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“Unplugged Skills”: The Need to Live beyond Technology’s Limitations

“Unplugged Skills”: The Need to Live beyond Technology’s Limitations

It would seem as if there is an electrical outlet for everything from one’s toothbrush to their car now. Society is in continuous technological progress. Advances in scientific and technical knowledge have extended and improved our lives. Most of us live in comfort only afforded to kings a few centuries ago and with capabilities they could not have imagined. And with all the new technology come new skill sets, new job prospects, and exciting opportunities. We now have the freedom to work from home or from anywhere in the world, as long as we have a computer and a good internet connection. We can run a business online. We can shop online. We can keep in touch with people from thousands of miles away and deliver messages that reach them in seconds. Everything seems to herald in an exciting future.

At the same time, one maintains the hope that the drive towards technological progress does not automatically mean forgetting tradition, culture, and knowledge of old. In order for any potential future to be balanced and safe for humanity, the wisdom of the ages must be preserved and passed on to every new generation. Skills and the knowhow our predecessors had which have brought the past to this future must be guaranteed a place in the centuries to come. There are many reasons for which this must be done. But let us look at a few of them.

Firstly, as modern science increasingly points out, it is important for one to know their history not simply for reasons of psychological comfort and cultural identity, but for reasons pertaining to health. More and more people are, for instance, getting genetic tests done to find out where they come from not just out of curiosity but also to understand what their biological background puts them at risk of in terms of diseases. As well, we hear a lot about research on the importance of having a diet and activity level similar to that of our ancestors. Just think of how wonderful it might be if science and past knowledge found a way to collaborate and learn from each other. There are now studies linking a person’s birth month to the potential for certain diseases, allergies, and even to longevity. But there are also observations linking birth month to certain types of personalities, diseases, and general tendencies, which go back thousands of years. We are already witnessing science starting to follow leads of olden wisdom in its endeavors. This is encouraging.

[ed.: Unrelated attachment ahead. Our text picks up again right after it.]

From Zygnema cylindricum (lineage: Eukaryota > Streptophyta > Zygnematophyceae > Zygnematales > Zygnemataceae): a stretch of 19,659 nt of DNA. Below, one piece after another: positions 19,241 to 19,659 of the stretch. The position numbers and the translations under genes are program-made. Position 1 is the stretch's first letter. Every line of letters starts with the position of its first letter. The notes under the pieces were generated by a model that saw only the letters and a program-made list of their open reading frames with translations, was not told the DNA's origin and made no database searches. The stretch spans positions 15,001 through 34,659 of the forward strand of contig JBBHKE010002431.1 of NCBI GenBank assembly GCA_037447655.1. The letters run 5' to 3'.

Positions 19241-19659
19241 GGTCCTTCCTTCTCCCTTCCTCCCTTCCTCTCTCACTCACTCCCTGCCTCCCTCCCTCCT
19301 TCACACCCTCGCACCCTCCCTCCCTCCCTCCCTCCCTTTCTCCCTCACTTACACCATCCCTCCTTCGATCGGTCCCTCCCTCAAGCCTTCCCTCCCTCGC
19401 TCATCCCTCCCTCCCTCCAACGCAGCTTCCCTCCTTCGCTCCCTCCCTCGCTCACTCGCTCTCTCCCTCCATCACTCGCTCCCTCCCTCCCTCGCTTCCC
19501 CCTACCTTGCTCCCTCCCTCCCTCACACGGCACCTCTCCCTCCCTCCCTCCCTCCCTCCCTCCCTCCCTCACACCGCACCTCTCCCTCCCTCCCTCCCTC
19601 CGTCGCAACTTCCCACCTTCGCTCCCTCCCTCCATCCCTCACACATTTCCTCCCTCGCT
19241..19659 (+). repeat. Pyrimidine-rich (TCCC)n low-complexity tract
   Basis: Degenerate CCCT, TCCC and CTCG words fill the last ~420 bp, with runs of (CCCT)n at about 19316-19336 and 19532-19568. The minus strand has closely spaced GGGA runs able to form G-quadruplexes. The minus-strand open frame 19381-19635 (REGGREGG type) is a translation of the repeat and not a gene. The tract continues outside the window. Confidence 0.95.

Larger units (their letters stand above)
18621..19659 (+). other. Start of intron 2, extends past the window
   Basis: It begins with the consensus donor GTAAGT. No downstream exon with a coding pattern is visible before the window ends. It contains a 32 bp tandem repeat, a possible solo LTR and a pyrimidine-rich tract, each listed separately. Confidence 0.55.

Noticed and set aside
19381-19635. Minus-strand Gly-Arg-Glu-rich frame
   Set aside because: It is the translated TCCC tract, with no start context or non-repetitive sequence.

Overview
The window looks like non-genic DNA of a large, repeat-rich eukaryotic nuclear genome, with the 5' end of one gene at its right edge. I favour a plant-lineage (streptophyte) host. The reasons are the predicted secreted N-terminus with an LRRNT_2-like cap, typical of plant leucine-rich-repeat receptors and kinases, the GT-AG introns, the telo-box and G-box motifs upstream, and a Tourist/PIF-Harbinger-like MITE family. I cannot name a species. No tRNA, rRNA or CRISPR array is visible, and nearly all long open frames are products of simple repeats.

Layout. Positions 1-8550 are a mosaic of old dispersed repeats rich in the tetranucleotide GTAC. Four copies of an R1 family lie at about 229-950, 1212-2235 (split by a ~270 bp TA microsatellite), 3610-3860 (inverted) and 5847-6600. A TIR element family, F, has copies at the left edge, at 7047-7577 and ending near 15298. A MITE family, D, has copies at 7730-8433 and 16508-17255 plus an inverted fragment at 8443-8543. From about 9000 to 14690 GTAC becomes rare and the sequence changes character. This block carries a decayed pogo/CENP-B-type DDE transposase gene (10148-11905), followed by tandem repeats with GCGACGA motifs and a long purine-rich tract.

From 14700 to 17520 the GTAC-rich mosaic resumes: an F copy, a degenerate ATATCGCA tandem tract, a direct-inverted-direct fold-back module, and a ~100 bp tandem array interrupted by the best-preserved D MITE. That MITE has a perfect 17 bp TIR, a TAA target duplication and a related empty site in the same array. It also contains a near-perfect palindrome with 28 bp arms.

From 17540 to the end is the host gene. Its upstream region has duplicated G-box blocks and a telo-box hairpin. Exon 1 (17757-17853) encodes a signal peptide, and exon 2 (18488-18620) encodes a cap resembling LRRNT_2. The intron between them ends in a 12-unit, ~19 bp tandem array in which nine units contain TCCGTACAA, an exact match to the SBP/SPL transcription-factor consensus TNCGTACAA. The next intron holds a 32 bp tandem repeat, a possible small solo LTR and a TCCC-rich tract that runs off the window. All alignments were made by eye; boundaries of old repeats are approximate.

Secondly, as we move further away from the simplicity and genius of historic wisdom, we need more expense and complexity to give us the balance which was once came naturally. In other words, the more we pay the less we have. Let me give an example of what I mean. In the countryside in Romania, houses used to be made of mud, brick, straw and additional natural materials. The doors were a certain distance from the ground, they were not airtight when closed. This provided ventilation. A house made of mud is therefore cool in the summer, so cool in fact that in my own experience I remember the middle of a scorching summer having to sleep with a big and heavy comforter in order to keep warm at night. The house also keeps warm in the winter. In addition, the fire wood stoves raise the temperature immensely. This is one of the reasons non-airtight doors are a good idea, as in a very warm house in the winter there is still some cool ventilation coming from the under the doors. There are many elements of these old houses which made them veritable wonders of natural comfort. Nowadays they are also pretty cheap to build. However, in a conversation I had with one of my Western friends, I remember they liked the idea of a fire place in the winter but did not understand how a house could keep cool in the summer without air conditioning. You see, they had never lived in such a house. They did not know its complex simplicity. The more time one spends in the West the more they realize such knowledge can in fact be lost if there is no one who has enough of an incentive to preserve it. Before one knows it, they find themselves in a modern house, built out of thin wooden planks, where everything is connected to some form of energy or another, without a well, with a gas fireplace and air-conditioned heating. They would soon realize that if, at any moment, someone were to ‘pull the plug on it’, they would not be able to survive. The fire place, not being real, would not allow one to burn wood. The heater would not work without electricity. And if the heater did work it would dry the air so much that one would need to buy a humidifier in order to prevent bloody noses and extremely dry skin and mouth (no natural ventilation and humidification here). Having no well, they would have to buy bottled water from the store but, if the weather turns bad and the power is out, the store will probably be already out of water as people would have rushed in to stock up on it. The wind would blow but a little and one would hear the building not creek but move with it. All the money spent on the modern home could not buy the balance of old houses. There is not much security and one feels that it is not truly a house but a simulacrum, an image of what used to be real, sometime before everything succumbed to dependency.